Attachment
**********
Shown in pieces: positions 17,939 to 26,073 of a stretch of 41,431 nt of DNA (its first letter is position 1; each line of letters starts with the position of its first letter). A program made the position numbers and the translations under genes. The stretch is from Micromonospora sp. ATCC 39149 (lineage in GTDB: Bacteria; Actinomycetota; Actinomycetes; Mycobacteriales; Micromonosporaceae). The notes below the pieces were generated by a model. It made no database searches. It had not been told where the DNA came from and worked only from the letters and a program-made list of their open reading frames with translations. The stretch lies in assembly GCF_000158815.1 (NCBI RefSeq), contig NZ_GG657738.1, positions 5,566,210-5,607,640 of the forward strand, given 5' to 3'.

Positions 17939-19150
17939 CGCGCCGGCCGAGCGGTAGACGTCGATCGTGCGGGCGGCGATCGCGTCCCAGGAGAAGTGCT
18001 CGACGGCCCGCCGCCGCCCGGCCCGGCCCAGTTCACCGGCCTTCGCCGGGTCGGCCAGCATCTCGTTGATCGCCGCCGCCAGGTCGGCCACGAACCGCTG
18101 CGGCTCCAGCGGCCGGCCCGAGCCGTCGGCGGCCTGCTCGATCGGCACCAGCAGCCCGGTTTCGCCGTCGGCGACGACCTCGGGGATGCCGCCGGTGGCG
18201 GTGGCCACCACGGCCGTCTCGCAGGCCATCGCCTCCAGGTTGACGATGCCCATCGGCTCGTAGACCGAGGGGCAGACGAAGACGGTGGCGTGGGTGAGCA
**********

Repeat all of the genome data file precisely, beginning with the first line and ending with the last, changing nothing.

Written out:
Shown in pieces: positions 17,939 to 26,073 of a stretch of 41,431 nt of DNA (its first letter is position 1; each line of letters starts with the position of its first letter). A program made the position numbers and the translations under genes. The stretch is from Micromonospora sp. ATCC 39149 (lineage in GTDB: Bacteria; Actinomycetota; Actinomycetes; Mycobacteriales; Micromonosporaceae). The notes below the pieces were generated by a model. It made no database searches. It had not been told where the DNA came from and worked only from the letters and a program-made list of their open reading frames with translations. The stretch lies in assembly GCF_000158815.1 (NCBI RefSeq), contig NZ_GG657738.1, positions 5,566,210-5,607,640 of the forward strand, given 5' to 3'.

Positions 17939-19150
17939 CGCGCCGGCCGAGCGGTAGACGTCGATCGTGCGGGCGGCGATCGCGTCCCAGGAGAAGTGCT
18001 CGACGGCCCGCCGCCGCCCGGCCCGGCCCAGTTCACCGGCCTTCGCCGGGTCGGCCAGCATCTCGTTGATCGCCGCCGCCAGGTCGGCCACGAACCGCTG
18101 CGGCTCCAGCGGCCGGCCCGAGCCGTCGGCGGCCTGCTCGATCGGCACCAGCAGCCCGGTTTCGCCGTCGGCGACGACCTCGGGGATGCCGCCGGTGGCG
18201 GTGGCCACCACGGCCGTCTCGCAGGCCATCGCCTCCAGGTTGACGATGCCCATCGGCTCGTAGACCGAGGGGCAGACGAAGACGGTGGCGTGGGTGAGCA